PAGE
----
Now procedures exist so the University’s Investment Office will hold equity on behalf of Argonne and its inventor scientists. When the University liquidates that equity, the benefits will accrue to Argonne and its inventors. “Argonne scientists get the same deal our scientists get,” said Robert Rosenberg, Assistant Vice President for Partnerships and Technology at the University. “Because we have so many joint appointments and research collaborations, we wanted to ensure that parity would exist if companies would be started based on discoveries by scientists from both the University and Argonne,” he said.

    A case in point is a start-up called Cold Core Therapeutics. The new company will be based on technology developed jointly by a team at the University Hospitals and Argonne. The team developed an ice slurry system to deliver rapid cooling to the heart and brain of cardiac arrest victims. When stricken outside of a hospital, these victims have only a one-in-50 chance of survival. Using slurries to rapidly lower body temperature reduces damage to cells, thus potentially improving a patient’s survival and recovery.

    In the future, the University and Argonne are planning to harness the expertise of interns from the Graduate School of Business to help evaluate Argonne technology for its commercial potential. In fact, many of the entries submitted to the GSB’s annual Edward Kaplan New Venture Challenge are based on technologies flowing through the University’s technology transfer office. That includes the winner of the 2004 competition, Midway Pharmaceuticals.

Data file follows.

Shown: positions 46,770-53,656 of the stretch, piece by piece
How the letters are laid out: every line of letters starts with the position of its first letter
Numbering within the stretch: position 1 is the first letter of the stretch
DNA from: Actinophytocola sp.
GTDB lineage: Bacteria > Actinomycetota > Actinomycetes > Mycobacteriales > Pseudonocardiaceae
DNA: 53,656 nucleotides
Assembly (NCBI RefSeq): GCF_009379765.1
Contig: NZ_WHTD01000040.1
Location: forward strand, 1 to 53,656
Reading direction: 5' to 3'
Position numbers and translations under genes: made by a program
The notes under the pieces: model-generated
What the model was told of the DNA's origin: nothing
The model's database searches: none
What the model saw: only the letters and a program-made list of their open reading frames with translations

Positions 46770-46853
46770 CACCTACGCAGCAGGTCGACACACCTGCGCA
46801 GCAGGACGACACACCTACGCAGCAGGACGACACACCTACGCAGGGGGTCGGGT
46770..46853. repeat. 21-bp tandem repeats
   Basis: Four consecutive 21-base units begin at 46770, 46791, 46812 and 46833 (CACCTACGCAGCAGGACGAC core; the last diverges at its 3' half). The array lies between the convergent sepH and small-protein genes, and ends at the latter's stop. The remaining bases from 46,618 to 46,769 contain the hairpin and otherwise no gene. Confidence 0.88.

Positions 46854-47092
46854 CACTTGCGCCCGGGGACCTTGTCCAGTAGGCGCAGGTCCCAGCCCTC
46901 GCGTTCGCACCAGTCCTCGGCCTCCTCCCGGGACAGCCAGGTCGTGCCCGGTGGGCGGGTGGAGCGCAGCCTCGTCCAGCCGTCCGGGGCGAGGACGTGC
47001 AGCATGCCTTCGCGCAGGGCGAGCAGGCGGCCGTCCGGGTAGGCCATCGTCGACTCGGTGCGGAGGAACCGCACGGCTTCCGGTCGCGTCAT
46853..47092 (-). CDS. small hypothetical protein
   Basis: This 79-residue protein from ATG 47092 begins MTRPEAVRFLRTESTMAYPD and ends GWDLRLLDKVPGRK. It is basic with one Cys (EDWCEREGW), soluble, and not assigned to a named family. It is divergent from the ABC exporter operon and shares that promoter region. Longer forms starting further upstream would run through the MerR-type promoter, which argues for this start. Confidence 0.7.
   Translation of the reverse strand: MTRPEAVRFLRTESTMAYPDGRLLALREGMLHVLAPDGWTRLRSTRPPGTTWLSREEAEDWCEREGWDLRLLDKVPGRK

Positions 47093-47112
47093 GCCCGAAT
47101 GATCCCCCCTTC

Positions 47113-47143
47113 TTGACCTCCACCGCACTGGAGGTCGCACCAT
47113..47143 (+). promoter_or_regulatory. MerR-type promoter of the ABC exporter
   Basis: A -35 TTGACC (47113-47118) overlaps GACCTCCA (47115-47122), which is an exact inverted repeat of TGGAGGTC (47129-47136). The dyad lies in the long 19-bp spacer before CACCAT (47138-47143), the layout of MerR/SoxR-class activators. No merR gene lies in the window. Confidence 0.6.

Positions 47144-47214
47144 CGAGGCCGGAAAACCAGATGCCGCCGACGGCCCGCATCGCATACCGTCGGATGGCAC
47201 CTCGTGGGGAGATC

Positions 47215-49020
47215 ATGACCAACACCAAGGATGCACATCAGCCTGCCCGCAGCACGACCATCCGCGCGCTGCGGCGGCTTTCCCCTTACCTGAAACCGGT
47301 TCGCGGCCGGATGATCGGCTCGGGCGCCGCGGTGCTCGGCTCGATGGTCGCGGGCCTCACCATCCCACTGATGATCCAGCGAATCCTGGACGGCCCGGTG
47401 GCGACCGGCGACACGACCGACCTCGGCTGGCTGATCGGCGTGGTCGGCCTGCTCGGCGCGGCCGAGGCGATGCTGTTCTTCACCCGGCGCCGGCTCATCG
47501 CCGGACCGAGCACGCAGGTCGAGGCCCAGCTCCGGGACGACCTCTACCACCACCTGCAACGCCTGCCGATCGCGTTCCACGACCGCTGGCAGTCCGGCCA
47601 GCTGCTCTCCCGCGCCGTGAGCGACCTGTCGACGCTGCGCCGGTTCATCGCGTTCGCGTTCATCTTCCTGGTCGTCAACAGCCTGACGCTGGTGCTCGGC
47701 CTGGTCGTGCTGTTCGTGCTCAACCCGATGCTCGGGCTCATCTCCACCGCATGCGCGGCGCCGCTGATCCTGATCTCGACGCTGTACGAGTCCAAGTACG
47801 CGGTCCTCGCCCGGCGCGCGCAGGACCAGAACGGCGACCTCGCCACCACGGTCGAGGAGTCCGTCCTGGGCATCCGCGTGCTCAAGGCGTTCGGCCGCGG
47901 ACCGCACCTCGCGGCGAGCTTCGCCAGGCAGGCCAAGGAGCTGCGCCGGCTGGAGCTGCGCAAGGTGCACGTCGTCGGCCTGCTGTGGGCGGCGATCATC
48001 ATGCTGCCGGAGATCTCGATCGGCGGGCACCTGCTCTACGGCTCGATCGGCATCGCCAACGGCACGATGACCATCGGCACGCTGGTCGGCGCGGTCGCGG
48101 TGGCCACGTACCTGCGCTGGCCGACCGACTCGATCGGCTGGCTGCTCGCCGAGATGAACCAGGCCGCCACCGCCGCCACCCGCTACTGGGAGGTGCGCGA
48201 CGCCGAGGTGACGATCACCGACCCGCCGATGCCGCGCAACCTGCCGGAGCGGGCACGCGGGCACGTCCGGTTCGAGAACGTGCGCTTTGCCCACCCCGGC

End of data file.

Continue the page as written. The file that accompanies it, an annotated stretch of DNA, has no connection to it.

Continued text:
The GSB’s Polsky Center for Entrepreneurship sponsors the New Venture Challenge to encourage students to turn their entrepreneurial ideas into reality. The Midway Pharmaceuticals team produced the best of 51 business plans submitted for the 2004 competition, according to a panel of judges consisting of venture capitalists and successful entrepreneurs from across the nation.

    Midway Pharmaceuticals is a biotechnology company that is attempting to commercialize preventative treatments developed at the University Hospitals to treat necrotizing enterocolitis and inflammatory bowel disease.

    “In putting the business plan together, which we were doing with the CEO of the company, we made him aware of the New Venture Challenge as a resource to try to accelerate that process,” said Alan Thomas, the University’s Director of Technology Commercialization and Licensing. “It’s not the first time that technologies associated with our office have been in the New Venture Challenge, but I think it was the first time we were that proactive.”

    The University has been Argonne’s manager and research partner since the laboratory was established in 1946. But that longtime partnership is evolving an entirely new, entrepreneurial character at the confluence of interaction between the University, Argonne’s Office of Technology Transfer and the Illinois Technology Enterprise Center.

    Said Rosenberg: “Linking a great research university and a great laboratory creates novel opportunities—in discovery as well as technology transfer—for scientists and for the nation.”